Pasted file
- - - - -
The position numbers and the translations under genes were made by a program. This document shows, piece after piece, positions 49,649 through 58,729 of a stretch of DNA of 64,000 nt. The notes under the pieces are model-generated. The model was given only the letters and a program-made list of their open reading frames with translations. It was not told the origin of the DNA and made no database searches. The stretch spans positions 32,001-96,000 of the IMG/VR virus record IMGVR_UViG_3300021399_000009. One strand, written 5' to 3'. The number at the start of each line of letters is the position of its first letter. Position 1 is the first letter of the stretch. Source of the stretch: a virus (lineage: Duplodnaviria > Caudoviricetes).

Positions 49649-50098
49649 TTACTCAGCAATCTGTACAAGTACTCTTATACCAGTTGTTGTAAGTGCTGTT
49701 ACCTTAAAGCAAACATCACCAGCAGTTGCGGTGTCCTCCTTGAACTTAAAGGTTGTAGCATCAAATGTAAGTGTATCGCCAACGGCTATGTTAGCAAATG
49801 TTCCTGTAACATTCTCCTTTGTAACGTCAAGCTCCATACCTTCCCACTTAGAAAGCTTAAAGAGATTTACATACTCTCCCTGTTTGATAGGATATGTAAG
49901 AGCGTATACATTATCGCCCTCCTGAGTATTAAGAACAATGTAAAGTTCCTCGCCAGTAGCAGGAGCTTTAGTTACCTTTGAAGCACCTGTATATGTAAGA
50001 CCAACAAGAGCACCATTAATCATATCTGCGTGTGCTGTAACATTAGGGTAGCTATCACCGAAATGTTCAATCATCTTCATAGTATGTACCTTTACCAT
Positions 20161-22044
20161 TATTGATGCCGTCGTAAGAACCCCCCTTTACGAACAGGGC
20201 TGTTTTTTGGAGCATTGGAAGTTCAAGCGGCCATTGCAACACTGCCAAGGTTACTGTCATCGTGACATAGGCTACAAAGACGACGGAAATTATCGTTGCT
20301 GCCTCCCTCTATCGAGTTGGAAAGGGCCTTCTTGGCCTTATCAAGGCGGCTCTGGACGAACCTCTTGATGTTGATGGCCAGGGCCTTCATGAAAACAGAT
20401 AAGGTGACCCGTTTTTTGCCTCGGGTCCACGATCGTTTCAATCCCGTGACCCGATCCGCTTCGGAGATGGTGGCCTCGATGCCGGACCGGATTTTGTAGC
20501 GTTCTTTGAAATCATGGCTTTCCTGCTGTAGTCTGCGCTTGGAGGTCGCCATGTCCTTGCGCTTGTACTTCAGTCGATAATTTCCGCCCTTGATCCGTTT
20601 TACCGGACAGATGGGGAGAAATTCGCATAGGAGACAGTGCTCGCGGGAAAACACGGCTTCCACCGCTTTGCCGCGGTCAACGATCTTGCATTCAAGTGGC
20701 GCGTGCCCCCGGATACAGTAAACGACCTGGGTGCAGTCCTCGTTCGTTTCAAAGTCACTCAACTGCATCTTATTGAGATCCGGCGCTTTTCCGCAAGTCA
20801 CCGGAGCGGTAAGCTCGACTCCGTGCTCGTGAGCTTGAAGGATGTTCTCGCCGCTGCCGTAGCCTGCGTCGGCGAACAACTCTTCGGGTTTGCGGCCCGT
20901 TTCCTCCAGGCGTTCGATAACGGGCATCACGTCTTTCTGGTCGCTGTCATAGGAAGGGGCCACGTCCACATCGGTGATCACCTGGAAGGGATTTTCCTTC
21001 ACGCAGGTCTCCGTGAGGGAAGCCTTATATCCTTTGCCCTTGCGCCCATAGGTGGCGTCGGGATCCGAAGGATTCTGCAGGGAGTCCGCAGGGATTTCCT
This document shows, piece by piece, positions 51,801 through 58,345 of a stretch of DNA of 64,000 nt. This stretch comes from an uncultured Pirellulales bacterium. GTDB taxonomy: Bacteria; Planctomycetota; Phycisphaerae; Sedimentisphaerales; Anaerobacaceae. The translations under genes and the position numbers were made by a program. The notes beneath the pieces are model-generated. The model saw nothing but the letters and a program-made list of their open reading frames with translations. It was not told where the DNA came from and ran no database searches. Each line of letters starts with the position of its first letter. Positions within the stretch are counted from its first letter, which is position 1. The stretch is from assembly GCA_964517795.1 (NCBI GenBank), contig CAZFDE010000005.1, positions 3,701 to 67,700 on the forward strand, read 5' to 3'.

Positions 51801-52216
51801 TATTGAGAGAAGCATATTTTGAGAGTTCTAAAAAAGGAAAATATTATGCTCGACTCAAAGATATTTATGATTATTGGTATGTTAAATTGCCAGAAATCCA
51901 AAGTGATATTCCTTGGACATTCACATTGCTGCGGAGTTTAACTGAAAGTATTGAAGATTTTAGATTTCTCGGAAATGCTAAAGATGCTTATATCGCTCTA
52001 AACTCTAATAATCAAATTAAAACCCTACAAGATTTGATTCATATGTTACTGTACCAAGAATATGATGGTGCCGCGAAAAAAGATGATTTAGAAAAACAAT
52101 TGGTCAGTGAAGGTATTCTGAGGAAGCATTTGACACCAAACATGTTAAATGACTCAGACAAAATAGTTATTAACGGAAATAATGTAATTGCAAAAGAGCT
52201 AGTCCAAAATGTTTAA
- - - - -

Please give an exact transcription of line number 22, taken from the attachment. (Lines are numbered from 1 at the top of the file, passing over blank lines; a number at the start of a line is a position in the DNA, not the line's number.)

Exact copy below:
51901 AAGTGATATTCCTTGGACATTCACATTGCTGCGGAGTTTAACTGAAAGTATTGAAGATTTTAGATTTCTCGGAAATGCTAAAGATGCTTATATCGCTCTA